Regarding the method parameter to SSL_CTX_new(), I warmly recommend you to experiment with openssl s_client tool (see https://www.openssl.org/docs/apps/s_client.html and the source code ${OPENSSL_SRC_DIR}/apps/s_client.c for details). Of course there is also openssl s_server (https://www.openssl.org/docs/apps/s_server.html) that is also mightily useful. You can see the protocol version in the terminal output or you can use Wireshark. The source code - even per admission of the corresponding manual pages - is potentially slightly hazardous to your mental purity, but the correspondence with the method argument and the parameter to SSL_CTX_new() is easy to find in the source files if you summon the courage to dig in.

Using https://www.google.com as peer for the demonstration, you can observe that openssl s_client -tls1 -connect www.google.com:443 (corresponding to TLSv1_client_method() will give you TLS 1.0 connection). Option -tls1_2 (corresponding to TLSv1_2_client_method()) will give you TLS 1.2 connection. So does the default (no SSL/TLS version option, corresponding to SSLv23_client_method()).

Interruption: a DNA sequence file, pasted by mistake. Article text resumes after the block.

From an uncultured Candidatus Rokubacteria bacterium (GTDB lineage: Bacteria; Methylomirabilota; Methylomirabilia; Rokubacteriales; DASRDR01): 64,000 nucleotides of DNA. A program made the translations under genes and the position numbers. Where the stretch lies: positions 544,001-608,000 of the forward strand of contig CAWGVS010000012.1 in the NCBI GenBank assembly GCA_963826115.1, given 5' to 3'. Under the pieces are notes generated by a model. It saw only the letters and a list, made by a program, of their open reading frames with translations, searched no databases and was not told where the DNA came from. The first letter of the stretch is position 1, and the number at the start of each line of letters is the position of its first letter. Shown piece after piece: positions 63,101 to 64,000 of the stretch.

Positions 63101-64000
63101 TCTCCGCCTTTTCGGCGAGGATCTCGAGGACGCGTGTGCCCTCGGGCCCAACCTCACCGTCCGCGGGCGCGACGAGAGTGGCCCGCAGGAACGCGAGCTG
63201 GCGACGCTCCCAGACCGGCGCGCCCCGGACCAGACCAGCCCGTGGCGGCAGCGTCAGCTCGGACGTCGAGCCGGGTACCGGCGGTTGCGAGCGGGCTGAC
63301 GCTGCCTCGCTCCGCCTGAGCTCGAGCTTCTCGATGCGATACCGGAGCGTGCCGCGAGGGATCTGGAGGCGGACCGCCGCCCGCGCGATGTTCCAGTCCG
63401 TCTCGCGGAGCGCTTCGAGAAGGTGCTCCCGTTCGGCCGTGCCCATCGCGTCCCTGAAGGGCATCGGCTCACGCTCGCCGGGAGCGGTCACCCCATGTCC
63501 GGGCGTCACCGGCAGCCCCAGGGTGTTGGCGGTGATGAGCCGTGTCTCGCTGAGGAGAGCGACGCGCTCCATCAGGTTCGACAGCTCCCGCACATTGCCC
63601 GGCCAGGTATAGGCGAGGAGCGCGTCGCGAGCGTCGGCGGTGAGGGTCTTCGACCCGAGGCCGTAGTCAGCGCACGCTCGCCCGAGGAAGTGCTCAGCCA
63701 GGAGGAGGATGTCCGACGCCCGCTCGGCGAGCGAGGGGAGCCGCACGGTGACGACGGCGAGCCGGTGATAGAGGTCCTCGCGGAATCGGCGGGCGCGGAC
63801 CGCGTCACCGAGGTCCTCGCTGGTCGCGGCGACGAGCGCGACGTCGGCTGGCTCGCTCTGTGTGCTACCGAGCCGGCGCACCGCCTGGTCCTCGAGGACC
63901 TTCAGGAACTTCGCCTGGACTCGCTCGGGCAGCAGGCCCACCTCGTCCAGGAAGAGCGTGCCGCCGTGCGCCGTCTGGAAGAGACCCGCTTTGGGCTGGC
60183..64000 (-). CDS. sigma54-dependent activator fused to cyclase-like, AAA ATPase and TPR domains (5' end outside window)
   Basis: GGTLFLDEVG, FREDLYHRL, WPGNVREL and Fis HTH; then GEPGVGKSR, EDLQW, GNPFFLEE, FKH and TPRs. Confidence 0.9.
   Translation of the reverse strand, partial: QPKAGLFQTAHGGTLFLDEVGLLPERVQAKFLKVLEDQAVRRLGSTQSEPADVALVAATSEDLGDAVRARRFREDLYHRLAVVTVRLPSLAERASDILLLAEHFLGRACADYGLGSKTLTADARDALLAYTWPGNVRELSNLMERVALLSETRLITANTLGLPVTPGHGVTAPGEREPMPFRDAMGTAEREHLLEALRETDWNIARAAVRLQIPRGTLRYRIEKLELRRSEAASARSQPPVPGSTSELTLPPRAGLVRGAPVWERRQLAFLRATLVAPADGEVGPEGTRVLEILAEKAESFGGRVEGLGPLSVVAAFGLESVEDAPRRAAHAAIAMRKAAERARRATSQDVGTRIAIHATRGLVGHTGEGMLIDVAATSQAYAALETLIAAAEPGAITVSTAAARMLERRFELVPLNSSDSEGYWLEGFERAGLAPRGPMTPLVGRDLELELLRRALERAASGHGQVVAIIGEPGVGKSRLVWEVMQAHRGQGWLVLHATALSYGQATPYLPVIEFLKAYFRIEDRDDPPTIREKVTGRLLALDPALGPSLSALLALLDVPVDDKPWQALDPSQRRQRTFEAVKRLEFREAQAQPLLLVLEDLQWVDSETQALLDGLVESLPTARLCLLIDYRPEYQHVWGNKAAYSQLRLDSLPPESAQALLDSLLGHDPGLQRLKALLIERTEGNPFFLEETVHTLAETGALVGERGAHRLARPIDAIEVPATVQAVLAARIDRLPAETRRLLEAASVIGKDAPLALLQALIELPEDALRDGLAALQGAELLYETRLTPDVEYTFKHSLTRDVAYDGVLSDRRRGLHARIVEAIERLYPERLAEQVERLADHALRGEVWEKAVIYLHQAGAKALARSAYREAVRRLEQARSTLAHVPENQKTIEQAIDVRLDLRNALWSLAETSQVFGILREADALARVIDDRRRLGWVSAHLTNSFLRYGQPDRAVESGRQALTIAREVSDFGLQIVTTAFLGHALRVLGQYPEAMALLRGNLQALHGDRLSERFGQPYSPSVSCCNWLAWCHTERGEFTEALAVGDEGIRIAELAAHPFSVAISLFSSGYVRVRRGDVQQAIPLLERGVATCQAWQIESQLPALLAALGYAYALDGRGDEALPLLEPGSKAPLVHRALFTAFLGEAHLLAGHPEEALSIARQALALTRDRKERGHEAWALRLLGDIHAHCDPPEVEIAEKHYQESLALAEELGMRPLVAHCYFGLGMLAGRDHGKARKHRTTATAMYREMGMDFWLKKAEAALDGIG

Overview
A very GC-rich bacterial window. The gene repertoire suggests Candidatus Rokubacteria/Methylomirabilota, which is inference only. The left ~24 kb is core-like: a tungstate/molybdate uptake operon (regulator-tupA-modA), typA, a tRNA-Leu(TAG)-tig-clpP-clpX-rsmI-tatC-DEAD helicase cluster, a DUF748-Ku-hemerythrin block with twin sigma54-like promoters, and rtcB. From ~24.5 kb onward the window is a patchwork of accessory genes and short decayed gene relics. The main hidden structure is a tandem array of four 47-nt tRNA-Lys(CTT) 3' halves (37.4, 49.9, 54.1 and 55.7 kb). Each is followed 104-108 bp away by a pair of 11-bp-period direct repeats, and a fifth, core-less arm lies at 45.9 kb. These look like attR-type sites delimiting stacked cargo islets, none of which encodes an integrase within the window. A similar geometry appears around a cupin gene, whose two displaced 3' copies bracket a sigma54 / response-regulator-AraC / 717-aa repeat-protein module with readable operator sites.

I believe the name of the most interoperable method parameters (SSLv23_method() & friends) are so confusing because of historical reasons. Do not let yourselves mislead by the unfortunately confusing names. If you dislike using SSL3 (or TLSv1.0 or SSLv2 if that can even happen), then you can use SSL_CTX_set_options() (https://www.openssl.org/docs/ssl/SSL_CTX_set_options.html) to disable the undesired protocol versions - there is SSL_OP_NO_SSLv2, SSL_OP_NO_SSLv3 and SSL_OP_NO_TLSv1. I have not tested this or read the OpenSSL source code to comment if the manual page is telling the truth. (Another way could be to somehow check the protocol version after handshake is completed and close the connection if undesired protocol version is negotiated.)